Episode 12: “Mr. R.I.N.G.” (1975) Directed by Gene Levitt; Written by Jeffrey Grant Rice, L. Ford Neale and John Huff; Starring: Darren McGavin, Simon Oakland, Julie Adams and Corinne Camacho; Available on Blu-ray and DVD
Rating: **** (***** for the series)
“…For at least a few days, I was away, in the hands of men with no faces and no names. They broke me down, broke my story down, telling me it hadn’t happened the way I claimed. At least I think that’s what they did, between injections. Memories fade fast enough without chemical help, but if I don’t tell the story now, I don’t think I ever will...” – Carl Kolchak (Darren McGavin)
Thanks to Terence Towles Canote from A Shroud of Thoughts for hosting the 9th Annual Favorite TV Show Blogathon. Today’s post represents a landmark of sorts for this blog, which, to date, has focused exclusively on movies. Considering how Kolchak: The Night Stalker has influenced the small and big screens alike, it only seems appropriate to start with this landmark series.
Over the course of a single, 20-episode season, Kolchak: The Nightstalker pitted its eponymous hero against supernatural forces, extraterrestrials, cryptids, and all manner of the strange and unexplained. This genre-defying mixture of mystery, comedy, science fiction and horror has made it difficult to pigeonhole the show into one easy classification. As portrayed by the inimitable Darren McGavin, intrepid Chicago-based reporter Carl Kolchak stops at nothing to get to the truth, much to the chagrin of his excitable, long-suffering editor Tony Vincenzo (Simon Oakland),** and exasperated law enforcement officials. With his rumpled light blue seersucker suit and trademark straw hat, Kolchak seems the unlikeliest of protagonists, but he's tenacious as a tick on a hound, and doesn’t care how many law enforcement officials’ feathers he rankles, or how many toes he steps on in the process of getting the scoop.
* Fun Fact: Judging from the show’s middling review in Variety (September 18, 1974), Kolchak: The Night Stalker wasn’t considered anything particularly noteworthy, criticized for its two-dimensional characters and forced attempts at humor. The reviewer paid Kolchak a backhanded compliment, stating that the show had the “potential to survive, most likely as a marginal hit.” (Bok)
** How Vincenzo never suffered a stroke due to Kolchak’s antics, is one of the show’s enduring mysteries.
“Mr. Ring” (which debuted on January 10th, 1975) starts off on a noirish note, with Kolchak sitting in his darkened office, presumably in the wee hours of the morning, dictating into a tape recorder. In typical film noir fashion, Kolchak attempts to recall the events of the past several days, through a mental fog. The story jumps to a flashback, as he receives yet another dressing down by Vincenzo. Kolchak is not too pleased to be relegated to writing an obituary about Avery Walker, a brilliant scientist, but we know there’s much more to the story than a simple death. Before long, he learns that he’s accidentally stumbled onto a top-secret project.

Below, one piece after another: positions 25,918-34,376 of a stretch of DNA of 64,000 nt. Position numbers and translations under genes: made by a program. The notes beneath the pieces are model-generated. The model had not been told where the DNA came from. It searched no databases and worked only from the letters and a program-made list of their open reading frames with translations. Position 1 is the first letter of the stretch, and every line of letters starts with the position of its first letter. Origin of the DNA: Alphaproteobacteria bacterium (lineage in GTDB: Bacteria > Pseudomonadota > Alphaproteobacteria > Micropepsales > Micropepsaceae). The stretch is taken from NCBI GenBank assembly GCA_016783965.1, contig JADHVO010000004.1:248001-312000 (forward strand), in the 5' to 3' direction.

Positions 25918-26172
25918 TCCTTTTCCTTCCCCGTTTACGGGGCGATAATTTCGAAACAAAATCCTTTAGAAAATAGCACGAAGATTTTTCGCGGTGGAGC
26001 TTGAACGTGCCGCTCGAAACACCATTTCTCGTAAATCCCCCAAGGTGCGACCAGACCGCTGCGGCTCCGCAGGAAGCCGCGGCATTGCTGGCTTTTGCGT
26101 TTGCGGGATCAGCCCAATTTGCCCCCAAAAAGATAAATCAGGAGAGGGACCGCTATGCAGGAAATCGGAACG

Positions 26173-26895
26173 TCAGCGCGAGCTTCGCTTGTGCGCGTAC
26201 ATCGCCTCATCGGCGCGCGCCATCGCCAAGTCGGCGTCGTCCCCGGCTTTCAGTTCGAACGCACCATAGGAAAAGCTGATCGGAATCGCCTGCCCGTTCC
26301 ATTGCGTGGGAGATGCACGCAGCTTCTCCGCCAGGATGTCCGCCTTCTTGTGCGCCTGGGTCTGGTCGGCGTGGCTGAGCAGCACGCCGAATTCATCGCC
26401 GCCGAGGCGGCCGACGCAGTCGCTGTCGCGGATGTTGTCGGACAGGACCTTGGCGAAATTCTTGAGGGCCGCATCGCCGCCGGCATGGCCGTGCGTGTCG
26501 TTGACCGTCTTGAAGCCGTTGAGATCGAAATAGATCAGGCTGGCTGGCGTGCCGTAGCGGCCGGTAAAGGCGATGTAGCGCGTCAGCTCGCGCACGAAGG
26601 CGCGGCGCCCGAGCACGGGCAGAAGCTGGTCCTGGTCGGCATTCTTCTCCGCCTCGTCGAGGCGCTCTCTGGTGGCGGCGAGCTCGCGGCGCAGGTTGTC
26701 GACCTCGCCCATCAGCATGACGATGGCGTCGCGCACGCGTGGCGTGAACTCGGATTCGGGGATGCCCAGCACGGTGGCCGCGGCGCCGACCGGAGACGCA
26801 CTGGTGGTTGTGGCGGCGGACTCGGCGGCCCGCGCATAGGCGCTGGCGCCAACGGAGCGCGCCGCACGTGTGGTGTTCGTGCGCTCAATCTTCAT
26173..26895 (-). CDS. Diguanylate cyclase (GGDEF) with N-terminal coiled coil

Kolchak’s first stop in his investigation is with the scientist’s alcoholic widow, Mrs. Walker (played by guest star Julie Adams, of Creature from the Black Lagoon fame), who seems less than heartbroken by her estranged husband’s sudden death. Although his meeting with Mrs. Walker provides few answers, it raises some tantalizing questions, including a mysterious project known as R.I.N.G. The trail leads to Dr. Walker’s colleague (and possible mistress) at the shadowy Tyrell Institute,* Dr. Leslie Dwyer (Corinne Camacho), but as he gets closer to the truth, his interviewees become more evasive. Suddenly, he finds himself under the intense scrutiny of several individuals, seen and unseen, who lean on Vincenzo to kill the story before it’s ever written.
* Could the Tyrell Institute be the direct predecessor of Blade Runner’s Tyrell Corporation? While it could just be a coincidence, both organizations were involved with creating artificial people.
(MILD SPOILERS AHEAD) In typical Kolchak style, the persistent reporter badgers Dr. Dwyer into revealing R.I.N.G. is an acronym (Robomatic Internalized Nerve Ganglia), describing a highly advanced android project. Ousted from Tyrell due to a difference in opinion with military priorities, Dwyer reveals that R.I.N.G.’s intellectual development was incomplete (“Ethically/emotionally, he’s still a child.”). In the interest of informing the public, he endeavors to find R.I.N.G. before the police and military have time to cover up its existence. While it’s obvious there’s a human face beneath the makeup, R.I.N.G. seems suitably intimidating, with its expressionless face, comprised of circuits and a mass of blinking lights. When R.I.N.G. fashions a crude face out of mortician’s wax, it only succeeds in making its appearance more unsettling. In addition to recalling 1973’s Westworld, the unstoppable android seems to anticipate Halloween’s similarly expressionless Michael Myers.
Also in typical Kolchak fashion, what should have been the scoop of the decade is buried amidst a web of obfuscation and deceit. As we’ve come to learn with each episode, he might be down but never out, left to fight the good fight for another day. Paranoia, is a completely sane reaction in an insane world. Reflecting the early ‘70s disillusionment with the Vietnamese war, distrust of government and local law-enforcement officials is de rigueur. Kolchak’s sticking his nose where it doesn’t belong is simply a part of the checks and balances that we would expect from a just world. Unfortunately, none of Kolchak’s colleagues or antagonists share his idealism. “Mr. R.I.N.G.” is a solid entry in the series. While perhaps not one of the better-known episodes, it stands with the best of them, balancing the lighthearted moments with the dark, reminding us that the truth, for many of us, remains tantalizingly out of reach.